Friday, July 27, 2007

Andy Palacio in Los Angeles

Thanks to CAC editor Cheryl Noralez for forwarding the following announcement:

Garifuna American Heritage Foundation United (GAHFU) is proud to announce that Andy Palacio & The Garifuna Collective will be performing a Benefit Concert for GAHFU’s 2ND Annual School Supply Drive/Fundraiser in Los Angeles, Ca on August 3, 2007 at the Latino Night Club located at 3054 West Pico Blvd. (corner of Western).
Please call (323) 898-6841 for information.

Please view for concert details:

The concert will benefit the new NGC School in Dangriga and the children of Belize. The school supplies donated will be distributed by the National Garifuna Council (NGC). A percentage from the Benefit Concert will be donated through GAHFU, INC. directly to the NGC to purchase additional supplies. The president of NGC Michael Polonio has provided GAHFU with a “Wish List” of the supplies needed for the new NGC School.
  1. Net workable computers with facility for internet access
  2. Printers, photocopiers, a projector, a VCR, filing cabinets
  3. Books of all different fields that serve as teaching aids at the pre and primary school level in all of the typical subject areas of Math, Language, Geography, Reading, Sciences and so on
  4. Standard teaching and Learning aids such as pens, pencils, exercise books, folders, magic markers, erasers, coloring pencils and the like.
  5. A speaker system for school announcements would also be nice.
Please arrive early the concert will begin at 8pm sharp with an opening performance by Guwie Posse.

View pictures of GAHFU’s 1ST School Supply Drive which benefited the children of Livingston, Izabal-Guatemala in August 2006.

Thank you in advance for your support and we hope to see you there.

More on Andy Palacio...

From The San Jose Mercury News:
Palacio uses music to keep Garifuna culture alive
By Andrew Gilbert

"Everybody wants to be cool, especially young people," says Andy Palacio, 45, the moving force behind the Garifuna Collective, a band that's attracting international attention to the endangered, little-known Garifuna culture of Central America.

A native of Belize, the singer and guitarist has assembled a cross-generational cast of leading Garifuna musicians in an ensemble mixing traditional instruments and rhythms with electric guitars, bass and keyboards. The result is a galloping sound built on distinctive Garifuna punta grooves.

With the release in February of the Garifuna Collective's debut album "Watina" on the new label Cumbancha, Palacio is helping to spearhead a cultural renaissance in the Garifuna enclaves of Belize, Honduras, Guatemala and Nicaragua, while introducing the world to a people whose origins are as dramatic as their music is soulful....(read more at the link above)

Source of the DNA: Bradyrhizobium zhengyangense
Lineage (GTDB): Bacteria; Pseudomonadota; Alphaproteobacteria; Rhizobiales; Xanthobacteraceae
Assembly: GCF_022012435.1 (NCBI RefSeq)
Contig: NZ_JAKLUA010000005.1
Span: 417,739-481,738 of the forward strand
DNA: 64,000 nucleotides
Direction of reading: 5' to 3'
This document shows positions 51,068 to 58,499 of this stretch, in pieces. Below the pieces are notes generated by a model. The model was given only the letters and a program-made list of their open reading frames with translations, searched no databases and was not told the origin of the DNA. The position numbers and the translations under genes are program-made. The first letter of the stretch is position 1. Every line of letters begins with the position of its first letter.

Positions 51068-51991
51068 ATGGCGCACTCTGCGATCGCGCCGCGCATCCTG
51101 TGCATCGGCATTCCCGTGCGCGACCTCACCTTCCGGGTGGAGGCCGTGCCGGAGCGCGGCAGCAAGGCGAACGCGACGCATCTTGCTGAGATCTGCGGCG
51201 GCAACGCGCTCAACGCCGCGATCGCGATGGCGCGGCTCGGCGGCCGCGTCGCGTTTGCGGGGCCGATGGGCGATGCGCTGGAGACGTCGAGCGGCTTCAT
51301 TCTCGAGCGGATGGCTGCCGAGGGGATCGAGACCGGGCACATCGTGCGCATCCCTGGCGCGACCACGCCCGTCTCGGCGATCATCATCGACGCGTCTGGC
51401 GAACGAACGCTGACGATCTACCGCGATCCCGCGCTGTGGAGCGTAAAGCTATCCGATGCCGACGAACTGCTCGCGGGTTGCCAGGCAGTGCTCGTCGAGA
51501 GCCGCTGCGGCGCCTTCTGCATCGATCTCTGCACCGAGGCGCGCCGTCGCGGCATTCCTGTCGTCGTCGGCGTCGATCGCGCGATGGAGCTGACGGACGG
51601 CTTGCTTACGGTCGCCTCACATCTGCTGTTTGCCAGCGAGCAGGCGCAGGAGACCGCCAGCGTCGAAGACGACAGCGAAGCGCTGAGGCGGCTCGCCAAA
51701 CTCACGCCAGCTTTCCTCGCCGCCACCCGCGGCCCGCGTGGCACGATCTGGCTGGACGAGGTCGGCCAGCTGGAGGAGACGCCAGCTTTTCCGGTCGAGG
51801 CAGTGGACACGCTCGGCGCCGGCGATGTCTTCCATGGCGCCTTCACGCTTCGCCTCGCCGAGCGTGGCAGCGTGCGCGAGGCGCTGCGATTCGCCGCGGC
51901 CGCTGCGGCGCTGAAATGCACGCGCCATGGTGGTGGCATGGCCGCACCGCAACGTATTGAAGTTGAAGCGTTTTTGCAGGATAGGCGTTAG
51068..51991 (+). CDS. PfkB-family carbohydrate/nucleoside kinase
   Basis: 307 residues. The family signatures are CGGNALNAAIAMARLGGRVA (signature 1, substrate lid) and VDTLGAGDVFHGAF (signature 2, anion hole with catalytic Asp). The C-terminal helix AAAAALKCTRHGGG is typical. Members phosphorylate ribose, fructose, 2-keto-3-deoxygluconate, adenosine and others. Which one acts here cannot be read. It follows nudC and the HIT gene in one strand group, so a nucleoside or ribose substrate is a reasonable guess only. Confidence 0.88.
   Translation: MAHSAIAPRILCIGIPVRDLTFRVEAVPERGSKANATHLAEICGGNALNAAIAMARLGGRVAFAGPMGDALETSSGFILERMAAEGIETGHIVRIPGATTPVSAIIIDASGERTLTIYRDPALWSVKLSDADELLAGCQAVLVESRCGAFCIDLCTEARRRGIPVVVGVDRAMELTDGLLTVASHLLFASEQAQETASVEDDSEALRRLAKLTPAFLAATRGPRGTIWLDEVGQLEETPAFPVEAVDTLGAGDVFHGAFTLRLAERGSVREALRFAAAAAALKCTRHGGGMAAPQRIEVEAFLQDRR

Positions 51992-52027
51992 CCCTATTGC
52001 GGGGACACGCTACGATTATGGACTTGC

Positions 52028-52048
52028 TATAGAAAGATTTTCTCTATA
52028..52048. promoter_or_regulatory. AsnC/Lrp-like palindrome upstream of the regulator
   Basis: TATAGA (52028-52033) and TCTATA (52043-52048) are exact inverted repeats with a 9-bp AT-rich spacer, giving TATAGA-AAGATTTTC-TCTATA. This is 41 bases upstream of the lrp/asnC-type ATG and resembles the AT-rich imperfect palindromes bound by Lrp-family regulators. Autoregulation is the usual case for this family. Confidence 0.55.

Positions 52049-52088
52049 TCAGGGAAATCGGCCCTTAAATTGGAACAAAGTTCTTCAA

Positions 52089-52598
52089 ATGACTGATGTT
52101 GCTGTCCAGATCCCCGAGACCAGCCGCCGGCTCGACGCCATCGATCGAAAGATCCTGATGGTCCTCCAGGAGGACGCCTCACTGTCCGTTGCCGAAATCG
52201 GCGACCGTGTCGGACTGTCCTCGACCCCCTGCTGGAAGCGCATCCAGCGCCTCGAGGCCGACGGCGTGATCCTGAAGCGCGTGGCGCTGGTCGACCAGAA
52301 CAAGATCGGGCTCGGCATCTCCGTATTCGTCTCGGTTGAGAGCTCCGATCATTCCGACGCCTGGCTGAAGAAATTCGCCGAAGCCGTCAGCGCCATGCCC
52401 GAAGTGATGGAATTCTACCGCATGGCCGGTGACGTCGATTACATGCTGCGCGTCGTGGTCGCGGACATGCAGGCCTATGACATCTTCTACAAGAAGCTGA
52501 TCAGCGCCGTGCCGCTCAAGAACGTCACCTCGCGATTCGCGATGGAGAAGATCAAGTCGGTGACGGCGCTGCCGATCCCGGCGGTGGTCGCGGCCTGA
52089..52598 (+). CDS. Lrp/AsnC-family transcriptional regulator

Thursday, July 26, 2007

Andy Palacio: Diffusing Garifuna Culture Internationally

Andy Palacio, a Garifuna singer and songwriter from Belize and a former teacher and current government minister, has been recording a string of hits and making news across Central and North America. Recent coverage in the US press has included feature articles in The San Francisco Chronicle (see: "Music that could save a culture," by Chuly Varela, Wednesday July 25 2007, which appeared on page E-1 of the print edition), and The Wall Street Journal (see: "Black, Amerindian and Proud of Building on a Tradition," by Ed Ward, June 26 2007, which appeared on page D5 of the print edition).

In The San Francisco Chronicle article, Palacio speaks at length on the issue of the Garifuna language. He says: "I think my generation in Belize is the last to be raised where Garifuna was our first language in the home, streets and playground. But in the classroom, English was the language of instruction." He adds that, "in its essence Garifuna is one of the Arawak family of languages, with borrowed words from Africans, who intermarried with Arawaks and Caribs. The French also had a significant impact on the Garifuna vocabulary when we were relocated to the Central American republics."

Palacio also praises the role of women in maintaining Garifuna culture: "[It is] the women who have nurtured these songs and kept them alive [and the] men who have been beating these drums all along. Our mothers who have retained in their minds recipes for tasty Garifuna dishes. It is at their feet that I sit in order to learn."

The article in the SFC also notes that, "in 2001, UNESCO proclaimed the Garifuna language, music and dance Masterpieces of the Oral and Intangible Heritage of Humanity. Palacio played an important role in securing that recognition, and that led to his appointment as deputy administrator of the National Institute of Culture and History in Belize."

The Wall Street Journal article also reveals Palacio's concern for the loss of the Garifuna language, rooted in a visit to a Garifuna community in Nicaragua where the language had virtually disappeared: "This established a certain consciousness in me, that there was the frightening prospect that we could wind up in Belize like the Garifuna in Nicaragua."

The article ends on a note of ambiguity, indicating that while Palacio has generated a great deal of excitement at home and abroad, it is doubtful whether his success will help to preserve the language. On the other hand, as the writer of the article noted, similar efforts to revive Cajun music and Irish music in the 1960s and afterwards proved successful.

Wednesday, July 25, 2007

The Gli-Gli Carib Canoe: Final Report

Many thanks to Aragorn Dick-Read for sending the final report for the voyage of the Gli-Gli Carib Canoe of Dominica through the Greater Antilles which took place this summer. Readers can download a PDF copy of the report from:

(File size: 997 Kb)